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On Monday, February 1, the Pasadena City Council will make a long anticipated decision about adopting a citywide minimum wage. Mayor Terry Tornek and most council members have declared their support for a $15/hour minimum wage. But the details of the actual ordinance are still up for debate. How they address those details makes a big difference in how many employees get covered and whether the law helps lift them out of poverty. In particular, the mayor and Council must decide about the timing of the increases, future cost of living increases, monitoring its impact, and enforcing its provisions. A few simple guidelines will ensure an effective ordinance.

Pasadena Fight 4 Fifteen

Foremost, the minimum wage needs to be uniform across the Los Angeles region. Both employers and employees are more likely to know what the law requires if it is the same in all Los Angeles cities. A uniform wage will make it easy for employers to comply with the law, reduce the cost of enforcement, and limit the amount of wage theft that is currently a serious problem. .

Unfortunately, some Pasadena officials appear to support an ordinance that might deviate from what already been implemented in the surrounding Los Angeles City and unincorporated parts of Los Angeles County, including Altadena.

Second, the mayor and council should adopt a minimum wage law that doesn’t require repeated legislative action. The City Council always has the ability to rescind any part of the ordinance, but it should not be required to revisit minimum wage levels. Both Los Angeles City and Los Angeles County—applicable in unincorporated areas such as Altadena—have passed plans for yearly minimum wage increases, culminating in $15/hour for all employees by 2021. After that date, the minimum wage would increase based on the local inflation rate, using a formula that is already used for Social Security and other programs.

Unfortunately, some Pasadena officials appear to support an ordinance that might deviate from what already been implemented in the surrounding Los Angeles City and unincorporated parts of Los Angeles County, including Altadena. For example, a January 2016 City staff report recommends that Pasadena would re-vote on the minimum wage in 2018. That has the potential to make the Pasadena minimum wage way out of step with the City and County schedule, creating a compliance nightmare. For example, employers with multiple establishments in Pasadena, Los Angeles, and Altadena would have different rates apply and employees would face a more difficult task to know their rights.

In addition, some City officials have proposed a cap to the cost of living adjustment to begin in 2022. If implemented, this plan also would put Pasadena out of step with other nearby cities. The difference between Pasadena and the Los Angeles minimum wage might only be pennies if, for example, inflation was just 1% over the cap. It makes no sense for LA to have a $15 minimum wage 2020, while Pasadena’s is, say, $14.78. This would simply make compliance and enforcement much more difficult.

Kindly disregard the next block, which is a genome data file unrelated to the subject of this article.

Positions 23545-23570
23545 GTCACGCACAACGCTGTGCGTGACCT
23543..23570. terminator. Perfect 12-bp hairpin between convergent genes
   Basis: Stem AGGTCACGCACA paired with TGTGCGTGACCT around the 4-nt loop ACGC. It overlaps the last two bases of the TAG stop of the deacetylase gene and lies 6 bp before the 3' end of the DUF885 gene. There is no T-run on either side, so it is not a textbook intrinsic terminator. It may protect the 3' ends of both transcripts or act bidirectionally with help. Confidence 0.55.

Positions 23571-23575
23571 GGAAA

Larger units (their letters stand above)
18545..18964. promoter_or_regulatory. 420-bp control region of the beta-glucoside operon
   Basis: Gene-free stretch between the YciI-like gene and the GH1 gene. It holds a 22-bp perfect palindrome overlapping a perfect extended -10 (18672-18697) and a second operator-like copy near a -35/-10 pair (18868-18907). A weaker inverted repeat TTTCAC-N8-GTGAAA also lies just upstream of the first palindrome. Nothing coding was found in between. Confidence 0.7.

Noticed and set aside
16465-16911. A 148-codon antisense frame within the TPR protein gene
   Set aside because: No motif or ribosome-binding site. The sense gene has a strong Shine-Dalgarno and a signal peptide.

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Even with a regional, widely-understood minimum wage, there will be some rogue employers who try to evade paying the legal wage. Employers who obey the law should not have to compete with businesses that violate the law. Responsible employers and employees alike will benefit from strong enforcement. It makes sense for Pasadena to collaborate with other cities –perhaps through an LA County agency– to educate the public and investigate local minimum wage law violations. But Pasadena, like other cities, also needs some local staff to enforce the law. That would require a small office, working with County staff, to which Pasadena employees could bring complaints, assured of support from Pasadena law enforcement and local community groups. In addition, the local law should be crafted to allow private attorneys to represent workers to make sure that they are getting the wages they are due. To deter them from violations, employers should be liable for triple damages if a court finds that they have broken the law; in those cases, attorneys should be able to collect fees.

A year ago, the Pasadena Chamber of Commerce and some local officials argued that Pasadena not go it alone, but be part of a regional approach. But now the Chamber and some of their political allies are making the misleading argument that Pasadena is too different from Los Angeles, Los Angeles County, Santa Monica, and other areas that have adopted similar minimum wage laws.

Even with more than 100,000 people who work in the city, Pasadena is small compared with the millions working in the surrounding areas. Some Pasadena residents who work in Los Angeles and Altadena are already benefitting from the higher wage on those areas. Some people who work in Pasadena live in the surrounding communities. That is precisely why Pasadena would be best served by following the City and County approach. That means adopting a policy to gradually raise the minimum wage to $15/hour over five years, then adjusting it annually based on the Consumer Price Index.

Mark Maier and Al Bevans

Mark Maier is a Pasadena resident and professor of economics at Glendale Community College.

Al Bevans is a Pasadena resident and a political campaign coordinator.

Republished from Pasadena Now with the authors' permission.